Stand up for the facts!
Misinformation isn't going away just because it's a new year. Support trusted, factual information with a tax deductible contribution to PolitiFact.
I would like to contribute
The election of President Barack Obama marked a turning point in the share of the minority electorate. An executive producer of a new documentary said the same year led to more restrictive laws for voting.
"Rigged: The Voter Suppression Playbook" is co-produced by Mac Heller and Tim Smith. It focuses on Republican efforts to pass laws that added voter ID rules or other restrictions after the 2008 election. While supporters of many such laws say they were intended to prevent fraud, voting rights advocates say they were created with the goal of suppressing the vote.
"The 2008 election was the first election in which voters of color comprised over 25 percent of the electorate, and that number is going up," Heller said on CNN’s New Day April 7. "And some Republicans took a look at this and said, you know, we need to make a bigger tent. We need to change our party's policies and include more people. But others took a different route and said let's try and have less of the other people able to vote, and that's direction they took."
We decided to fact-check whether the share of the non-white electorate in 2008 increased since Obama’s first presidential election.
When looking at eligible voters — a.k.a. the electorate — Heller’s numbers are correct. Keep in mind, this is not a measure of who actually turned out to cast a ballot, which is another story entirely.
The minority share of the electorate is growing, as Heller said.
We reached out to both executive producers for this fact-check. Smith said Heller was referring to raw demographics of eligible voters, pointing to an analysis of the racial profiles of eligible voters by demographer William Frey of the Brookings Institution. (Frey is quoted in the documentary.)
Using census data, Frey found that in 2008, minorities accounted for about 26.6 percent of eligible voters, slightly more than 2004 (24.8 percent). So in 2004, the minority electorate was pretty close to 25 percent.
(Heller used the term "voters of color," but it’s important to note Hispanics can be of any race.)
In 2012, the minority share of the electorate grew to about 28.9 percent. In 2016, it was about 31.1 percent.
Pew Research predicts that in 2020, minority voters will account for about one third of the electorate.
"This increase is at least partially linked to immigration and naturalization patterns: One-in-10 eligible voters in the 2020 election will have been born outside the U.S., the highest share since at least 1970," Pew wrote.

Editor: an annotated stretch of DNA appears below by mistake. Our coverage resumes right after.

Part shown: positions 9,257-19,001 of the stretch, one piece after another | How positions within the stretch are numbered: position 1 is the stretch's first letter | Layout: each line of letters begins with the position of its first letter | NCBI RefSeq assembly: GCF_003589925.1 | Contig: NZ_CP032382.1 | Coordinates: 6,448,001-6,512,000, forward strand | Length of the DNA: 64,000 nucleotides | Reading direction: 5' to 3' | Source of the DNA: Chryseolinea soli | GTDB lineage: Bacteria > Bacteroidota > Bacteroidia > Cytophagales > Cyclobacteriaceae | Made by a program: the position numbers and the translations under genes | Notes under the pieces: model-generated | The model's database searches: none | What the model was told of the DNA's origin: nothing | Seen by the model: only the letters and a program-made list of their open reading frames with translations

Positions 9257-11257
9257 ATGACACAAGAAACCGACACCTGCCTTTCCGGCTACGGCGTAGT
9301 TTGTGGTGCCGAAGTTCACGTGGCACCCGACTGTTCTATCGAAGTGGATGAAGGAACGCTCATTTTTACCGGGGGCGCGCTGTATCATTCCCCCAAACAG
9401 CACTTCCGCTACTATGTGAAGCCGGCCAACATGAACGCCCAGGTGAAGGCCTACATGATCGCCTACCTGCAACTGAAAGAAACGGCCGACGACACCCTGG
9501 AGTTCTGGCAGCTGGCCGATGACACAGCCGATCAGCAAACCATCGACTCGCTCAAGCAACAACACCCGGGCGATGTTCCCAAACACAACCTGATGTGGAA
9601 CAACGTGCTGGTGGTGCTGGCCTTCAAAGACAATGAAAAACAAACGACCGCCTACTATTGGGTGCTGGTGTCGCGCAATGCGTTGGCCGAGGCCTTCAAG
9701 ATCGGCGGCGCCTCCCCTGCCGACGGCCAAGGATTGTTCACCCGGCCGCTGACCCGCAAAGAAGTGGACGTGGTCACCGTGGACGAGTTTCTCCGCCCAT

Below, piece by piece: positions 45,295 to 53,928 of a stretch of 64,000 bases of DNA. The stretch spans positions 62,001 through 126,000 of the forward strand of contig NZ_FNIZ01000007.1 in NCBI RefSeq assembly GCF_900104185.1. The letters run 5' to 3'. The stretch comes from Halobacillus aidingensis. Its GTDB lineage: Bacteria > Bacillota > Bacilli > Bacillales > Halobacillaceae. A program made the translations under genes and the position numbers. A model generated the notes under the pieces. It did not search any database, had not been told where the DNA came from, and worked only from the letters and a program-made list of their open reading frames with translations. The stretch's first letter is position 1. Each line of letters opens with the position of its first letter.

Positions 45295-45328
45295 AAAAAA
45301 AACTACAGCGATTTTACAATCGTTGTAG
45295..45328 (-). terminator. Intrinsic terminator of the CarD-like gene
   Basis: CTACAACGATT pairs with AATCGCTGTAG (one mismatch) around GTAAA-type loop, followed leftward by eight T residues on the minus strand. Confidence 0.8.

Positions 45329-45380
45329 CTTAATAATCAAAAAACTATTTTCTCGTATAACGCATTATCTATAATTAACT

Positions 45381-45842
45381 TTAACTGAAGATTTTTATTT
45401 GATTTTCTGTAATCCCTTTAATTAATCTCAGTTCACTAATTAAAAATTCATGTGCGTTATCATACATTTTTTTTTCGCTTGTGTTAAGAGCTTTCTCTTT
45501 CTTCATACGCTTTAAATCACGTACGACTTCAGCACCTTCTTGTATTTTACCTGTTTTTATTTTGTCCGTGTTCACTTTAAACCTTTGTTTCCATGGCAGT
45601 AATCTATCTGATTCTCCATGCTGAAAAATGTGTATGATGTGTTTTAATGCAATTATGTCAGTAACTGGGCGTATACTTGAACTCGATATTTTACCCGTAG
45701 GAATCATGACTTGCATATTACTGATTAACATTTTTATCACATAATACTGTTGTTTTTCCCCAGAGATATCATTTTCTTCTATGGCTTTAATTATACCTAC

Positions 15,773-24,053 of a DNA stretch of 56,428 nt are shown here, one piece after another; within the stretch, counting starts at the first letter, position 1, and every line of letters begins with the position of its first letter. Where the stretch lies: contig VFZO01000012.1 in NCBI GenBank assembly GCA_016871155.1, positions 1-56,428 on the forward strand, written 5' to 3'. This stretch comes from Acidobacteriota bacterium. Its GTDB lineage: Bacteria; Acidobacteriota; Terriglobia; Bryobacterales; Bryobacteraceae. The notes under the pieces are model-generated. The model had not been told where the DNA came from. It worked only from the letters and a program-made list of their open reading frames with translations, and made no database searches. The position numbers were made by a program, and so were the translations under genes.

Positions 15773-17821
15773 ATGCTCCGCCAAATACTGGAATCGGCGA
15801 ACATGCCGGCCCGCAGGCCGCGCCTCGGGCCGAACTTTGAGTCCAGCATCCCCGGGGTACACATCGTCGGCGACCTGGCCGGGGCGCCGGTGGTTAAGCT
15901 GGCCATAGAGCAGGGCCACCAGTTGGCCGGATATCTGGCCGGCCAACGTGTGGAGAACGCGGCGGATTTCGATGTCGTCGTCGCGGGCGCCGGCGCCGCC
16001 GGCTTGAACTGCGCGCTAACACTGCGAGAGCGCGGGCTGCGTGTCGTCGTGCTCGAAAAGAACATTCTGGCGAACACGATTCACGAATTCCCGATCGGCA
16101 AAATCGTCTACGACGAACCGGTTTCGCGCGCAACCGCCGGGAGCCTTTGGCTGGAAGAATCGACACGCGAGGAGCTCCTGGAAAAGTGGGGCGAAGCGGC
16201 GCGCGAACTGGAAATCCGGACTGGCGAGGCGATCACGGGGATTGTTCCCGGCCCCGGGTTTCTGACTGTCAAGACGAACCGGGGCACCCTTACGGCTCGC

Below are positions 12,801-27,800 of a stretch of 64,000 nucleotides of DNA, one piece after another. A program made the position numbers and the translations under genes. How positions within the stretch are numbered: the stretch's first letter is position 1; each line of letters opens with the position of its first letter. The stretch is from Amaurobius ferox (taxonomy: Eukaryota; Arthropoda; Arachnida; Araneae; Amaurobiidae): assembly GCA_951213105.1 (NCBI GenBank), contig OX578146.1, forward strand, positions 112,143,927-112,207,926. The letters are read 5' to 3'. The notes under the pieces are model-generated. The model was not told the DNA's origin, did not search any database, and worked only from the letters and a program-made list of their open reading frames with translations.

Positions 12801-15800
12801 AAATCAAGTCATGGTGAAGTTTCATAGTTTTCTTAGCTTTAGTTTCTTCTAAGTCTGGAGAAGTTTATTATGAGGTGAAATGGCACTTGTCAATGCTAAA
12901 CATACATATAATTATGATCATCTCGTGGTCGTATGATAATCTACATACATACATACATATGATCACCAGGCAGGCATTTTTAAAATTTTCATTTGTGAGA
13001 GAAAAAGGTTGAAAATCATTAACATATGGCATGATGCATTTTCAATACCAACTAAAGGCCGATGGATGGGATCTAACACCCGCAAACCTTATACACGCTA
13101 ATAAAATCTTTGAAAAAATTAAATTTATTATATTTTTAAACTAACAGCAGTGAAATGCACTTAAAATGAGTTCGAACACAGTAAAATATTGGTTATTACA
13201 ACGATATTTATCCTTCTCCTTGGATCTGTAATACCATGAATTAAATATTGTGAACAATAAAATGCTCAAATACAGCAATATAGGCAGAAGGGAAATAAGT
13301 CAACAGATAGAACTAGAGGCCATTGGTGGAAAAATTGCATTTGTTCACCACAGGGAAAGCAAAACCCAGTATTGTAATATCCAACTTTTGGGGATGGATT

But while Hispanics will outnumber blacks among eligible voters in 2020 they may not actually cast more ballots. In recent presidential elections, blacks were substantially more likely than Hispanics to vote, Pew wrote.
So the pool of eligible minority voters has grown since 2008. But the growth story does not hold for minority voter turnout.
Strong minority and black voter turnout made a difference in electing the first African-American president in 2008 and again in 2012. But without Obama on the ticket in 2016, the black turnout rate fell for the first time in 20 years in a presidential election, Pew found, down to 59 percent.
Minority turnout continues to trail that of whites, particularly during midterms, found Bernard Fraga, an assistant professor of political science at Indiana University, and author of "The Turnout Gap: Race, Ethnicity, and Political Inequality in a Diversifying America." Those on the left have sometimes blamed changes in voter laws on suppressing minority turnout, as Hillary Clinton wrongly did in her claim about Wisconsin. Fraga found that voter suppression doesn’t explain the turnout gap.
Racial turnout differences hurt Democrats, because whites tend to vote for Republicans while minorities vote for Democrats.
Heller said, "The 2008 election was the first election in which voters of color comprised over 25 percent of the electorate, and that number is going up."
His literal point about the electorate is mostly correct. Within the body of people eligible to vote in 2008, nearly 27 percent were minorities. This was up by about 2 percentage points in 2004.
The minority share of the electorate reached about 31 percent in the 2016 presidential election.
Keeping in mind he was not referring to actual voters, we rate this statement True.
Transcript, CNN, April 7, 2019
Brookings Institution, William Frey, Census shows pervasive decline in 2016 minority voter turnout, May 18, 2017
Pew, An early look at the 2020 electorate, Jan. 30, 2019
Washington Post, The turnout gap between whites and racial minorities is larger than you think — and hard to change, Sept. 25, 2018
PolitiFact, Black voter turnout exceeds white voter turnout, even in states with strict ID laws, pundit claims, July 17, 2014
PolitiFact, Clinton on the hot seat with claim that thousands were turned away from the polls in Wisconsin, March 16, 2019
Interview, Tim Smith, Rigged co-producer, April 9, 2019
Interview, Bernard Fraga, assistant professor of political science at Indiana University, and author of The Turnout Gap: Race, Ethnicity, and Political Inequality in a Diversifying America, April 9, 2019
Interview, Mark Hugo Lopez, Pew Research Center director of global migration and demography research, April 8, 2019
Interview, William Frey, Demographer, Senior Fellow, Metropolitan Policy Program, The Brookings Institution, April 9, 2019
Interview, Ted Johnson, senior fellow at the Brennan Center for Justice. Prior to joining the Brennan Center, April 9, 2019
Read About Our Process
In a world of wild talk and fake news, help us stand up for the facts.